• Nir Kabessa

Blind Share: Spreading Un-Seen Information


TL;DR: Users share content they haven't read, with even fewer viewers fact-checking its claims. The incentive structure on most social media drives individuals to share as quickly as possible and place faith in influencers to signal what can be trusted. Twitter and other platforms have attempted to make users feel accountable for what they share. But more can be done to reward and expose positive behavior.


In June, Twitter implemented a new feature in hopes of reducing users’ tendency to blindly share content: a warning prompt prior to retweet. Whenever users attempt to retweet a tweet that contains an article they haven’t opened, Twitter will ask the user if they want to read before retweeting.


This may have some noteworthy effects on user behavior during the pre-share moments of their user experience. Let us explore the social incentives that drive blind sharing, consider the potential success of Twitter’s approach to reduce it, and discuss other possible remedies to the problem.


Misinformation and disinformation (collectively referred to as ‘misinformation’ in this piece) have become a notable hindrance to public discourse. When individuals share content they haven’t reviewed themselves, it increases the likelihood of spreading false facts, misleading information, or unintended messages entirely. Widespread misinformation reduces the knowledge of basic facts, breaks down trust in institutions and traditional media, and corrodes public debate through false equivalencies. It can be used to justify giving a mainstream platform to unfounded claims for the sake of neutrality and it can cause political polarization and unnecessary divisiveness. (Waldman) Many citizens wish to reduce misinformation but act in ways that can expand its reach.


Worse than judging a book by its covers is judging an article by its title.


One of the major phenomena of online social behavior is that users rarely read the content that they share. In fact, Gabielkov et. al estimate that 59% of the URLs mentioned on Twitter are not clicked/read at all prior to being shared. Even less users take the time to fact-check that content. A 2017 ZignalLabs survey of over 2,000 adults indicated that 86% of Americans who read news articles on social media do not always fact-check the information they read. 27% of those individuals admit they also share news articles that they haven’t fact checked. Given this immense number of blind sharing and limited fact-checking, there must be incentives that drive this behavior.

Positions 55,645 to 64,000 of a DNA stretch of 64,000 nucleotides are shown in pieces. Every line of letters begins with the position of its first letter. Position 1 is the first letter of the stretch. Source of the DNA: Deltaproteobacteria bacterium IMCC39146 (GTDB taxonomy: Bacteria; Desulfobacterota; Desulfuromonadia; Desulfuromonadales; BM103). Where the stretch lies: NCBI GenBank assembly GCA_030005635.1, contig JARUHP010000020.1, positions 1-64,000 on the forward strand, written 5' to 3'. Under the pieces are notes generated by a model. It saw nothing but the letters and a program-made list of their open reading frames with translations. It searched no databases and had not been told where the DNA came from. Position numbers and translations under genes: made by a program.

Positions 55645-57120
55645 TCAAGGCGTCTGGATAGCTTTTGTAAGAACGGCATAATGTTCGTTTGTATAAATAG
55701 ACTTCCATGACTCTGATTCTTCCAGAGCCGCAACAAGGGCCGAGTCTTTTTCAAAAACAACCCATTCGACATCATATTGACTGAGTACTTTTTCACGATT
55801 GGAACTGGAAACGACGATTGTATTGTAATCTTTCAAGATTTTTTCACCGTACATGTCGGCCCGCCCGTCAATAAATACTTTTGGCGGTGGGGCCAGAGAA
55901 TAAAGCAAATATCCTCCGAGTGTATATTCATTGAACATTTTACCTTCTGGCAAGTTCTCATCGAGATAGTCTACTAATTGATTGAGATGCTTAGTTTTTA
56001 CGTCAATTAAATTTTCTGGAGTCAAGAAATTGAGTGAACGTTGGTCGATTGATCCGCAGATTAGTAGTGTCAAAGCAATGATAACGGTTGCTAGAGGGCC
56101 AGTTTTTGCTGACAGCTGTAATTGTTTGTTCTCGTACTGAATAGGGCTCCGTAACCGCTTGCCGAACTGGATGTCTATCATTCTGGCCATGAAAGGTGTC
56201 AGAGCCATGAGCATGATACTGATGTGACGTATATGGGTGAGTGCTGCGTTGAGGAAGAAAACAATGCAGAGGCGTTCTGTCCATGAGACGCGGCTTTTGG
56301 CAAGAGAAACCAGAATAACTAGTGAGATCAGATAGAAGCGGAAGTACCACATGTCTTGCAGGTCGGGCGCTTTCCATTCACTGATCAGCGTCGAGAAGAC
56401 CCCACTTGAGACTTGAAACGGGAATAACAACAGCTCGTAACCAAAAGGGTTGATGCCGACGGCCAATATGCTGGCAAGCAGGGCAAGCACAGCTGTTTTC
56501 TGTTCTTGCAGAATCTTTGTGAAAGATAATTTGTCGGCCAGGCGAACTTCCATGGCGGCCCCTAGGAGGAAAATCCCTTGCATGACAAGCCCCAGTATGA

The incentives that individuals consider prior to sharing content are the direct cause of the swift propagation of misinformation. Fu et al.’s 2010 study found that there are two primary incentives for sharing information on Facebook. Using both qualitative (focus group interviews) and quantitative (online surveys) methods, they discovered self-interest (likes, status, self-expression, loneliness) and communal (altruism, connection, group joy) incentives as being the most powerful. Focusing on status, one may posit that people share information that will earn them status and potentially refrain from sharing information that will hurt their status. In Status as a Service, Eugene Wei argues that online participants desire status and “seek out the most efficient path to maximizing social capital”. Considering these two points together, it is quite clear that users who share information online for status will be incentivized to do so in a way that maximizes their earned status.